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Posted 15 Dec 2014


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DataSet to T-SQL Script

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17 Dec 2014CPOL4 min read
Export a System.Data.DataTable/DataSet into a T-SQL script that when run creates a #TEMP table of the same definition filled with data.


This static class exposes methods that take in a System.Data.DataTable or DataSet and outputs a Transact SQL (T-SQL) script. When that script is run against a SQL Server instance, it will create a logically identical structure in the form of a #TEMP table. This can be especially useful when debugging (both in development and in production) to analyze the data in the DataTable(s). Our team has found this particularly helpful when working with large DataTables and using SqlBulkImport, as well as debugging issues with constraints (Primary Key, Foreign Key and Check).

While this code was intended to be used in debugging, it could easily be wired into a logging mechanism to capture detailed logging reports to show how data is moving though your system.

Image 1

Using the Code

To create the T-SQL script, call one of the methods depending on your needs. Currently, the code provides 3 methods for outputting results to the Debug.Output window, a System.String variable, or to a file. Feel free to extend to meet your own needs.

DataSet ds = // A DataSet filled with data....

// Write the script results to the Debug.Output window

// Write the script to a string variable
string sql_script = DataSetToScript.DataSetToSqlScript(ds);

// Write the script to a string variable for a single table
string sql_script = DataSetToScript.DataTableToSqlScript(ds.Tables[1]);

// Write the script to a file and return the path to the output file
string full_file_path = DataSetToScript.DataSetToSqlScriptFile(ds);

After the T-SQL script code is generated, copy and paste (or open the output file) in SQL Server Management Studio (or your favorite SQL client) and run the script.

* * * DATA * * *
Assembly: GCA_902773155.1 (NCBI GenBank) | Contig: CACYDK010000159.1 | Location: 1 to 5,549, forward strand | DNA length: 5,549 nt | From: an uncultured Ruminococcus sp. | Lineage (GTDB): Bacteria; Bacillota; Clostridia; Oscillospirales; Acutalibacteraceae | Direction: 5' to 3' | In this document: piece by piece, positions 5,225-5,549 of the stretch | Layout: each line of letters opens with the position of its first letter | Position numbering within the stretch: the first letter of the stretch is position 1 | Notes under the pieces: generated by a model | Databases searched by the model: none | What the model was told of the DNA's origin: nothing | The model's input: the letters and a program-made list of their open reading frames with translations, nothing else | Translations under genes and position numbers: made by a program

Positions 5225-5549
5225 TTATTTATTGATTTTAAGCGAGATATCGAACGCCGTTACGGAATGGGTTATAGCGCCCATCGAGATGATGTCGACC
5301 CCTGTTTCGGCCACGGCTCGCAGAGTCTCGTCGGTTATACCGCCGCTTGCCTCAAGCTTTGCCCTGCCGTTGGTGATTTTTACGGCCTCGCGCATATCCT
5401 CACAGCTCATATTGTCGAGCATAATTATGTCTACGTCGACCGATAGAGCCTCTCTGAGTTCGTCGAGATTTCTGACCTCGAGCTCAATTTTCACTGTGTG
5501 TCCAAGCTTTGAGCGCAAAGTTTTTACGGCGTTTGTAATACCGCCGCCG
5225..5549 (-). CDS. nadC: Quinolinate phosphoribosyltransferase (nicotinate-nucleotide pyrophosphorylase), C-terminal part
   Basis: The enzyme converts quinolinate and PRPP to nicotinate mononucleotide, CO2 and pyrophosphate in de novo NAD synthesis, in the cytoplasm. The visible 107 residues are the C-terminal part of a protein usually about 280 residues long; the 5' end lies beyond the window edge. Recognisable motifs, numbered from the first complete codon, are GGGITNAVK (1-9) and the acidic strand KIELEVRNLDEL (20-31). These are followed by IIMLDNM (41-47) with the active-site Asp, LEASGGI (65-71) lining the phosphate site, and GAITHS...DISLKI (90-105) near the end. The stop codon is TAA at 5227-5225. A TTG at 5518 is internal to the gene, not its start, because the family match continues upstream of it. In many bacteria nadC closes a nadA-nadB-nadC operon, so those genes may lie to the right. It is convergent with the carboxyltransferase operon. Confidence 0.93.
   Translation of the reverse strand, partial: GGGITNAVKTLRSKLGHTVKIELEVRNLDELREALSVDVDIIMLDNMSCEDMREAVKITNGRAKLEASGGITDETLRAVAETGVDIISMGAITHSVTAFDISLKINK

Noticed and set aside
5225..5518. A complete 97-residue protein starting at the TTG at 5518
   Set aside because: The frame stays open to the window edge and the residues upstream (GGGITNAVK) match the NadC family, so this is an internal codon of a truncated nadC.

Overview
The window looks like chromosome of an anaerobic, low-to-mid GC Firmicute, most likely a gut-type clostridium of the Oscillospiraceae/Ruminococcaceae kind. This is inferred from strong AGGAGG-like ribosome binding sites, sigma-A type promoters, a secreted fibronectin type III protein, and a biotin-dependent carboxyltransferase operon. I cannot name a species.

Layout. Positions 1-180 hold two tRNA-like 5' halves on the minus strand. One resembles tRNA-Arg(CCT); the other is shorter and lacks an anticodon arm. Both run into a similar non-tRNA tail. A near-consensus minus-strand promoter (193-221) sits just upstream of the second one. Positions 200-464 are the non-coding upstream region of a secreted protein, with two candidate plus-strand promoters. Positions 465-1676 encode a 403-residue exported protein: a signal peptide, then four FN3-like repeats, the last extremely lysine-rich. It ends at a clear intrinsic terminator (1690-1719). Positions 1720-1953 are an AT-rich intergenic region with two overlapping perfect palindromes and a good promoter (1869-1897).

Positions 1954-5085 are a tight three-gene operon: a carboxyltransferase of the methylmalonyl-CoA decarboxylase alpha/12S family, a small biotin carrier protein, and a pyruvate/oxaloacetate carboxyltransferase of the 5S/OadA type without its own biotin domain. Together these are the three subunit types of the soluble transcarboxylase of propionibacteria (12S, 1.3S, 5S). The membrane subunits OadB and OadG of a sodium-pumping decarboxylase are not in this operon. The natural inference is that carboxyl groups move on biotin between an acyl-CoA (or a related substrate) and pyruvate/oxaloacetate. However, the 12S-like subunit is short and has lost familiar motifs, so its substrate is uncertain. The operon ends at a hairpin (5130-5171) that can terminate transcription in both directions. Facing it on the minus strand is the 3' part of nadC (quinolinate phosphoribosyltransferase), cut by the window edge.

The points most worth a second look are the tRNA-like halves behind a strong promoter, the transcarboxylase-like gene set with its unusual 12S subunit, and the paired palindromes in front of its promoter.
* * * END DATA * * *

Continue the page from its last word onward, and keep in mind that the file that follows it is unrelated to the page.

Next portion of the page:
-- Create a structure to hold the import data --
    <C4>abcdefghilkmnopqrstuvwxyz1234567890 ~!@#$%^&*()_+`{}[]|\\:;"''<>,.?/®£¥</C4>
    <C4>abcdefghilkmnopqrstuvwxyz1234567890 ~!@#$%^&*()_+`{}[]|\\:;"''<>,.?/®£¥</C4>
</TABLE>' as xml);

-- Process that structure --
    T.r.value('C1[1]', 'int') as [Column_1_\], 
    T.r.value('C2[1]', 'float') as [Column_2_\], 
    T.r.value('C3[1]', 'datetime') as [Column_3_\], 
    T.r.value('C4[1]', 'nvarchar(max)') as [Column_4_\] 
FROM @x0.nodes('/TABLE/R') T(r);

select * from [#TEMP0]

After running, you will have a structure you can use to analyze data as you see fit (in this example #TEMP0).

Extension Method Update

After the initial posting, it occurred to me that most people would find it convenient to have this functionality exposed as extension methods, so I have included an extension method class to do just that. The extension class is in the System.Data namespace so if this downloaded assembly is present, it will be available for all DataSets and DataTables.

DataSet ds = // DataSet filled with data
DataTable dt = ds.Tables[0]; // Some DataTable filled with data

// Get the entire DataSet as a T-SQL Script
string tSqlScript1 = ds.AsSqlScript();

// Get a single DataTable as a T-SQL Script
string tSqlScript2 = dt.AsSqlScript();